A heart rate monitor is a simple and effective way to monitor your workouts. It gives you the most accurate picture of the effort you are putting in and how much more you can really give. All of the best smartwatches or running watches offer a heart rate monitor built-in, so this is the easiest option for most runners and cyclists – whether on a machine or out in the wild.
I've been using a NordicTrack treadmill for around six months and up until recently, I would keep an eye on my heart rate on my Apple Watch, to make sure I was in the right 'zone' for the activity. As the iFit instructors drill into you, you can work out your maximum heart rate by subtracting your age from 220. To get my light intensity of around 75%, I could then multiply that by 0.75, and that's where I'd keep my regular running.
iFit machines have a great feature that takes control of the speed and incline of your machine to match what the trainer is doing. It means that when they start to run, it speeds up, and when they start to climb a hill, the incline increases. The overall intensity can then be adjusted to suit your fitness using SmartAdjust. The same function is available in exercise bikes, rowing machines and ellipticals that use iFit.
It's by far my favorite part of the iFit system as it really immerses you into the run. I've climbed Machu Picchu, explored Vietnam, trekked across Maui, all with the help of SmartAdjust. But there's a second function on iFit treadmills that extends SmartAdjust called ActivePulse. What this does is adjust your workout intensity based on your heart rate.
To use ActivePulse, you need to link your heart rate monitor up to your machine. You can use any Bluetooth-enabled heart rate monitor, though at the moment, not the Apple Watch. I did find some apps that broadcast the heart rate from the Apple Watch to the treadmill but they weren't that reliable.
So, for my connection, I opted for iFit's own SmartBeat heart rate monitor, which costs around $99 in the US. It's a simple-looking device with a material strap and a small black plastic square with an iFit button and LED on the outside and sensors on the inside. It also comes with a USB charge that magnetically snaps onto the back – this gives you around 30 hours of use per charge.
I like the fact that there's no screen or anything in it, as I still wanted to use my Apple Watch to record my time and I didn't need anything else distracting me. The SmartBeat band is designed to be worn on your forearm, but can easily go higher or lower if you prefer. To connect the device, you simply press the iFit button on the band and pick it from the Bluetooth devices on your treadmill.
Once connected you can start your workout as normal (though it doesn't work on manual or live workouts right now). If you don't already have the SmartAdjust and ActivePulse activated you can do this from the in-workout menu. The SmartBeat band takes a few minutes to calibrate, which normally ties into the warm-up period of your workout. Them the ActivePulse monitor on-screen offers you a choice of views to show what it is doing (you can also hide this if you want).
While the SmartAdjust will still change the speed and incline to match the on-screen environment, ActivePulse will change the intensity – mainly by changing the speed. iFit has assigned zones to the different stages of its workouts that match a rate of perceived exertion (RPE) (opens in new tab). Based on your age and resting heart rate (which you can enter in your profile), iFit has worked out the heart rate range for each of its five zones of RPE. If your heart rate goes below that range, it will increase your intensity. If it goes above it, it will decrease your intensity.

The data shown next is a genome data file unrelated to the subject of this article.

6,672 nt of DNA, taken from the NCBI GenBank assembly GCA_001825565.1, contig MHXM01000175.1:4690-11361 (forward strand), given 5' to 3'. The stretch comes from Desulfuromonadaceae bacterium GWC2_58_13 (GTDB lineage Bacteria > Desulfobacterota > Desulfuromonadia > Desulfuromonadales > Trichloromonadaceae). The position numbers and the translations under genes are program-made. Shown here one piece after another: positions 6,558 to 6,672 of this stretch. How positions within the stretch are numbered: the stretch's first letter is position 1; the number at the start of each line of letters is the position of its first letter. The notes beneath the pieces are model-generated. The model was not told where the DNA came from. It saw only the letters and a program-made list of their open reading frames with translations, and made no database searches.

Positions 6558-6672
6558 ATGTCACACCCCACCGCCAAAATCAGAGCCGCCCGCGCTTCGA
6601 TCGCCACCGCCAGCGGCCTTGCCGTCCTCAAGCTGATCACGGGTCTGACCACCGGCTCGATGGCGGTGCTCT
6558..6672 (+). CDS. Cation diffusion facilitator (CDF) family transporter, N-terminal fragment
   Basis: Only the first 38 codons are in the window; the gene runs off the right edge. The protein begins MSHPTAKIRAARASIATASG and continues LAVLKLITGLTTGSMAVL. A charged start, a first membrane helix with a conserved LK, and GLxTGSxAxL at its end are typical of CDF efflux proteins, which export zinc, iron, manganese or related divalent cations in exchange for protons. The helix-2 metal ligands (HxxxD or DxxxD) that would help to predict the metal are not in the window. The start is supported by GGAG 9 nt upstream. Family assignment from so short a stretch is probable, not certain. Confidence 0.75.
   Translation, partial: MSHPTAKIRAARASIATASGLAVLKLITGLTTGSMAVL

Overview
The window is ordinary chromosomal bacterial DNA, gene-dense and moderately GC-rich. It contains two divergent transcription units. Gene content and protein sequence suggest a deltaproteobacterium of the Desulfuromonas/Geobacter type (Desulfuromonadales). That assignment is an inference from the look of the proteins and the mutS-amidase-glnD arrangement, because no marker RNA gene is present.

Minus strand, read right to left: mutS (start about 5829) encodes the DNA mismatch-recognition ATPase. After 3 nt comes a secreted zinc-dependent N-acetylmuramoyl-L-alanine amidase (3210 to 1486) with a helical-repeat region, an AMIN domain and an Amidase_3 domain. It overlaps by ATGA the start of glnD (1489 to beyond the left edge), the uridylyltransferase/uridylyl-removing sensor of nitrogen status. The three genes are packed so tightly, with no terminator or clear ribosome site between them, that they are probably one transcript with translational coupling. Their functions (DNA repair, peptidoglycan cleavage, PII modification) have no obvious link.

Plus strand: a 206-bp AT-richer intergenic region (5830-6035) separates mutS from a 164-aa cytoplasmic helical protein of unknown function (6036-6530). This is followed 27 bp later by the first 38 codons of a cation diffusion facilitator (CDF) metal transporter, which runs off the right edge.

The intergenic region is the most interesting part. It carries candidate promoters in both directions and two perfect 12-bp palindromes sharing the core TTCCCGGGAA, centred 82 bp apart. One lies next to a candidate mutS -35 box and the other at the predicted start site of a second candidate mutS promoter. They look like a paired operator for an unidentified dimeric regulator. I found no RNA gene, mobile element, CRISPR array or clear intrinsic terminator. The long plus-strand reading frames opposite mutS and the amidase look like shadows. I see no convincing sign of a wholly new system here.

As ActivePulse relies on these calculated zones for its monitoring, it's important that you have the right information in the system. If you lie about your age, it could push you too hard. Equally, giving an accurate resting heart rate will affect the zone ranges. The other important setting is your maximum running speed.
When I first started using the SmartBeat I realized that my maximum speed was set to 7.5mph, which is quite a sprint and caused various items in my office to fall off shelves as I tried to keep up with it. I also learned that what I thought was a reasonable effort was often a little lower than required.
Before I would finish a 30-minute workout a little worn out but with the ActivePulse enabled, I finish as a sweaty mess. My speed is pushed above my normal jog to something boarding on a run and often beyond what I think I can achieve. I would say that the ActivePulse can be a little slow to react at times. It has left me sprinting up inclines of over 15% before registering that my heart rate is going through the roof and it needs to slow down. Equally, during cool-down periods it finds my heart rate drops too low and speeds me up again, which I'm sure isn't the point of a cool down.
It's definitely something that works better for workouts with longer intervals than those that last one or two minutes. Otherwise, by the time it registers the change, you're changing speed again. You can also override the speed using the normal touchpad if it goes too high – something I have had to do a few times.
There's certainly a part of me that's tempted to sack off the SmartBeat, as my workouts were much easier before – and arguably, more enjoyable. However, I know that this is the only way I will really have it push me to work harder. It's a step closer to having a personal trainer there with you, but a lot cheaper.
If you have an iFit treadmill, I highly recommend linking your heart rate monitor to it. And if you don't have a compatible device, buy the SmartBeat.